3. Mark Newman, Networks: An Introduction (OUP, 2010)
Continuing in a quantitative vein, I also hope to make time for this comprehensive introduction to network theory and computational methods. Working in commercial research gives me the luxury of not having to run all the analysis myself – we work with a developer team – but nonetheless the more technical knowledge I gain, the more interesting questions I can ask. This book appeals for its breadth, bringing together network studies from biology, computing and physics as well as the social sciences. In this way I hope it’ll offer more than a typical social sciences guide to social network analysis (e.g. Social Network Analysis: History, Theory and Methodology by Christina Prell, 2011) which seems a bit small-scale to speak to the million-message datasets we use in social media research.
4. Marshall McLuhan, Understanding Media
Electronic communication is the very matter I research and yet I’ve never read McLuhan properly. Looking back to a classic from 1964 will hopefully cut through the distractions of much writing on contemporary social media – all the books from 2011 claiming Google+ as the future, or those from 2007 heralding the era of MySpace – and demand some serious thinking about how the now fits into thousands of years of technology and information. (Failing that it’ll provide a lucrative source of quotations for Powerpoint presentations…)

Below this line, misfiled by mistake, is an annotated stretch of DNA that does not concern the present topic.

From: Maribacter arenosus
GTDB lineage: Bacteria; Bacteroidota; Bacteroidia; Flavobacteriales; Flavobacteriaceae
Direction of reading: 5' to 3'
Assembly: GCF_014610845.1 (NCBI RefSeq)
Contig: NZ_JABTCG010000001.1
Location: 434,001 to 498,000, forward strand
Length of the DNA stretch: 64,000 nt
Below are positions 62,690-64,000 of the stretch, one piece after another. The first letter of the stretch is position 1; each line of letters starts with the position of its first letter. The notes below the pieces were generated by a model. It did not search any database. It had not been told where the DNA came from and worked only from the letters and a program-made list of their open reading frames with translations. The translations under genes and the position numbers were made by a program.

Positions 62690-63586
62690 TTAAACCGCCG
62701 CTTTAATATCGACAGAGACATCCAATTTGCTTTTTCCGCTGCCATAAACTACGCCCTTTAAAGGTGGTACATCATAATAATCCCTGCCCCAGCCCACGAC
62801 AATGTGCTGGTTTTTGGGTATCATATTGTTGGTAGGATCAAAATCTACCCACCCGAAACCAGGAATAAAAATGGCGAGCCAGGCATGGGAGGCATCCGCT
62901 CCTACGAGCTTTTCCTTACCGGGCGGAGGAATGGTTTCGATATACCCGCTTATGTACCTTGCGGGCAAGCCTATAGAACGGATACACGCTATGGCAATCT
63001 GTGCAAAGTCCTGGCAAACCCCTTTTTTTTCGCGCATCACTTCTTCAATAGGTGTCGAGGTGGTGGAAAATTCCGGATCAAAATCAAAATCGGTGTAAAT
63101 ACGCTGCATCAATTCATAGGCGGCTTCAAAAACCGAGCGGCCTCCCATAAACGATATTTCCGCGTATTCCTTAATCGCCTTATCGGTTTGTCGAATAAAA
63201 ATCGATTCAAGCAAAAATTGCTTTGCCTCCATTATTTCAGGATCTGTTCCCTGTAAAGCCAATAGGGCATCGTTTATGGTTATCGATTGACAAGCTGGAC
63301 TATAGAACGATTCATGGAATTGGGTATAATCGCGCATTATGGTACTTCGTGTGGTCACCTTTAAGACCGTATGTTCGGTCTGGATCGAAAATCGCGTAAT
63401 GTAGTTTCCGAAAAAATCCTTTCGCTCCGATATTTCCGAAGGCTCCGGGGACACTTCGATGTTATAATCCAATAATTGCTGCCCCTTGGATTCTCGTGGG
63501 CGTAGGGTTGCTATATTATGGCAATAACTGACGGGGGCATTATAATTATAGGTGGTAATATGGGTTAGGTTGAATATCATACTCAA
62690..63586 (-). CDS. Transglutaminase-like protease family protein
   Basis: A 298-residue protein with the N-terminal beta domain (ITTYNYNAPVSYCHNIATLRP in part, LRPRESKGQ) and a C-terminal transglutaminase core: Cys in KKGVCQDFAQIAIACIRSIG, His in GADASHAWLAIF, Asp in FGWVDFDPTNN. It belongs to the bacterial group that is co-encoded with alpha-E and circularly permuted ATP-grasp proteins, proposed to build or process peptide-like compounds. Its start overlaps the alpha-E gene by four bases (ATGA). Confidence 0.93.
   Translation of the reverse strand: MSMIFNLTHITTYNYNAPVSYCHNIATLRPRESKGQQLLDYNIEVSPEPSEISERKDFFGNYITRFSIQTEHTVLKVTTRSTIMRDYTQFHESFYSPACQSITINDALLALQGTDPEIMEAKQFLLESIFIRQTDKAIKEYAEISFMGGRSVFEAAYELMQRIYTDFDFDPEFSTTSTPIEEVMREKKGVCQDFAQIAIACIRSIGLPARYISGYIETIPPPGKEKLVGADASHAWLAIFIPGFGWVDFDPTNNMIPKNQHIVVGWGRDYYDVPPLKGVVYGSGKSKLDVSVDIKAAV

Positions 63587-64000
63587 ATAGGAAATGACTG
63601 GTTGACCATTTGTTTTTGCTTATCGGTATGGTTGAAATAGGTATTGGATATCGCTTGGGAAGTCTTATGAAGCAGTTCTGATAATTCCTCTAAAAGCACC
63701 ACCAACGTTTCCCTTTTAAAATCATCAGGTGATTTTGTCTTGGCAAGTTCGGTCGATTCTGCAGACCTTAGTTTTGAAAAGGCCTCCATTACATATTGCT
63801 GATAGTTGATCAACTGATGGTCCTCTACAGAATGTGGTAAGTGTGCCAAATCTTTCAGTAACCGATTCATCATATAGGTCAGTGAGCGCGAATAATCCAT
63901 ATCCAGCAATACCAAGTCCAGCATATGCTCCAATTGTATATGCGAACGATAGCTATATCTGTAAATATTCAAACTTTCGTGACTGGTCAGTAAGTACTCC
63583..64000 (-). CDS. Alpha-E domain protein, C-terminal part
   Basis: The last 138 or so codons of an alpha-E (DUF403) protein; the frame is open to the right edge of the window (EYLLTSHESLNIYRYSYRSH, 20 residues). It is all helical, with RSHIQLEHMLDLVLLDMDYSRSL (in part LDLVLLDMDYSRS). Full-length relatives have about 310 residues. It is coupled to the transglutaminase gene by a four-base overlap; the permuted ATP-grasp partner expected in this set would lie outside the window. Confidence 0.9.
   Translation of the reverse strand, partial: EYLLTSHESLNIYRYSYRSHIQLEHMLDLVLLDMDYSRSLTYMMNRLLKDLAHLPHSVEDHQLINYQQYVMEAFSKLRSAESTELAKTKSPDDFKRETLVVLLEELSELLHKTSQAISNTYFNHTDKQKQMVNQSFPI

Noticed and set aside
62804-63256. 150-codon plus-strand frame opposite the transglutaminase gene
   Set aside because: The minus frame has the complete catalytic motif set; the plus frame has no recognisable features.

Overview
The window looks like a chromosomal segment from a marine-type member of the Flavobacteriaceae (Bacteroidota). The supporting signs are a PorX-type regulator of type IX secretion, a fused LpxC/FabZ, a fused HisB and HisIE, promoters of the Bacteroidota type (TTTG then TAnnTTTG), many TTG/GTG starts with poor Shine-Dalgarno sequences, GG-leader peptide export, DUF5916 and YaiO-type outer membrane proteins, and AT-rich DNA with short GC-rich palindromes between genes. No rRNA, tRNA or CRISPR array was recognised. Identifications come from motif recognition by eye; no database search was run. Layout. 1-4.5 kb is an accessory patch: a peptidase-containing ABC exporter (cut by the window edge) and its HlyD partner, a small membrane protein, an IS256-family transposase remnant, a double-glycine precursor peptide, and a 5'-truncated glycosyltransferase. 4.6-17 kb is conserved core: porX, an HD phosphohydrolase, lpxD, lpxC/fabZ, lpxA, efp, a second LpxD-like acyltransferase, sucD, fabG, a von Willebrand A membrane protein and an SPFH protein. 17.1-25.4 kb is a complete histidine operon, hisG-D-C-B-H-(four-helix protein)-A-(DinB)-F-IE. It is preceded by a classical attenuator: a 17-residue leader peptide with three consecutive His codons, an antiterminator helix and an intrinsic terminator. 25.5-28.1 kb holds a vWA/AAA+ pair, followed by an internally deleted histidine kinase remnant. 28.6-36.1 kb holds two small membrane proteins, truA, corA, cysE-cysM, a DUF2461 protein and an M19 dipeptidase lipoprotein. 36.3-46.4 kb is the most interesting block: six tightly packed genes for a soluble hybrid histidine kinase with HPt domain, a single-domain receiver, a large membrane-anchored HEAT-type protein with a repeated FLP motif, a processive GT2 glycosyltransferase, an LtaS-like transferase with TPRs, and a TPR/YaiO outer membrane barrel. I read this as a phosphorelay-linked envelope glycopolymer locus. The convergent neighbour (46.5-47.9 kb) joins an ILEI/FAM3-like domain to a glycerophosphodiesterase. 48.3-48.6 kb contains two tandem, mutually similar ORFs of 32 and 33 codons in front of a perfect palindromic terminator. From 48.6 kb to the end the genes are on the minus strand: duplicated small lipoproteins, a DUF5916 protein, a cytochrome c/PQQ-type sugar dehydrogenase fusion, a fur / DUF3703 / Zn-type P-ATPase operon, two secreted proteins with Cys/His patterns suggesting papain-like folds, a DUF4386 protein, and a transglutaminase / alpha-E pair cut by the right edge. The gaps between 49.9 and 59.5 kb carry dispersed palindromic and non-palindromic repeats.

5. David Harvey, Rebel Cities: From the Right to the City to the Urban Revolution (Verso, 2012)
In attempting to keep thinking about things post-university (I’m 26), as much as I’ve done so it’s been through two channels: Twitter and an urban politics reading group. The city provides a valuably approachable terrain for thinking about how power and systems interoperate – a way of fixing abstractions of capital or modernity into something familiar and tangible. As the recession double-dips and the financial crisis lurches on, Harvey’s book will – I hope – offer a way of thinking from a Marxist perspective that will feel practical, reasonable and actionable.
6. David Graeber, Debt: The First 5,000 Years (Melville House, 2011)
Little needs to be said here other than a shame-faced confession that I’ve still not read it.
7. Suzanne Hall, City, Street and Citizen: The Measure of the Ordinary (Routledge, 2012)
A shame this has been published at university-library-only prices (£80!) – as an ethnography of south London’s Walworth Road, City, Street and Citizen could surely be of interest to many. Multiculturalism has become hugely devalued in British political discourse and yet it’s undeniably a lived reality in the capital. I’m fascinated to read Hall’s account of the micro-politics of relationship and difference, performance and exchange among small shopkeepers on this Southwark street – I think it’ll be a real case of making an area I know quite well both familiar and strange, as the best ethnographies should.
Suggesting comparison is Ghetto at the Center of the World: Chungking Mansions, Hong Kong by Gordon Matthews (University of Chicago Press, 2011) – an account of the most globalised building on earth.